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OBJECTIVE: We are failing to reach 95-95-95 for adolescents living with HIV (ALHIV). Sexual abuse and intimate partner violence (IPV) may impact antiretroviral therapy (ART) adherence, with high rates of 17.4 and 29.7%, respectively, across the southern sub-Saharan African region. However, evidence on their associations with adolescent ART adherence remains limited, with only three cross-sectional studies globally. DESIGN: A prospective cohort of ALHIV (sample N = 980, 55% female individuals, baseline mean age 13.6 years) were recruited from 53 health facilities in South Africa's Eastern Cape Province and responded to a structured questionnaire at 18-month and 36-month follow-up (2015-2016, 2017-2018). METHODS: A repeated-measures random effects model assessed multivariable associations of self-reported sexual abuse and IPV with past-week ART adherence, controlling for individual, socioeconomic, and HIV-related factors. Past-week adherence was defined based on currently taking ART and not having missed any doses in the past 7 days (including weekends). We further fitted a moderation model by sex. RESULTS: Fifty-one percent of adolescents reported consistent ART adherence at both time points. Exposure to IPV was associated with lower odds of self-reported ART adherence (aOR 0.39, 95% CI 0.21-0.72, P = 0.003), as was sexual abuse (aOR 0.54, 95% CI 0.29-0.99, P = 0.048). The marginal predicted probability of ART adherence for adolescents with no exposure to either IPV or sexual abuse was 72% (95% CI 70-74%) compared with 38% (95% CI 20-56%) for adolescents with exposure to both IPV and sexual abuse. Moderation results showed similar associations between sexual violence and ART adherence by sex. CONCLUSION: Sexual violence prevention and postviolence care may be essential components of supporting adolescent ART adherence. Integration of HIV and violence prevention services will require accessible services and simple referral systems.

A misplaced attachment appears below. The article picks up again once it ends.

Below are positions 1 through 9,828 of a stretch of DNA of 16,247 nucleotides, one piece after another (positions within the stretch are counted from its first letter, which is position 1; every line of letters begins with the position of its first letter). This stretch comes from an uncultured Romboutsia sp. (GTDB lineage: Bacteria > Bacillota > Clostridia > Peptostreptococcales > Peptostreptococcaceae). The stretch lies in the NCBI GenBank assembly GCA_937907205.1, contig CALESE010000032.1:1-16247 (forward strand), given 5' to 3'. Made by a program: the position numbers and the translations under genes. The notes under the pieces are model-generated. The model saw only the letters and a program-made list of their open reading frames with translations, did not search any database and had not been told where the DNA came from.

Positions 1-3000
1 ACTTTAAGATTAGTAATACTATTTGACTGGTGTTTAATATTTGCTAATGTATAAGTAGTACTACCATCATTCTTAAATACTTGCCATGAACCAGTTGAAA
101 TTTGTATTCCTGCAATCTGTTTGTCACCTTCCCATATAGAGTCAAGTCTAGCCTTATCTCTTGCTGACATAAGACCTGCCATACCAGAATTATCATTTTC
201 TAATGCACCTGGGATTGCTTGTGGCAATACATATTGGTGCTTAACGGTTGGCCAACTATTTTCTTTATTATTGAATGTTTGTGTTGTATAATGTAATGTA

Original publication




Journal article



Publication Date





503 - 511


Humans, Adolescent, Female, Male, HIV Infections, Risk Factors, South Africa, Cross-Sectional Studies, Prospective Studies, Sex Offenses, Intimate Partner Violence, Anti-Retroviral Agents, Sexual Partners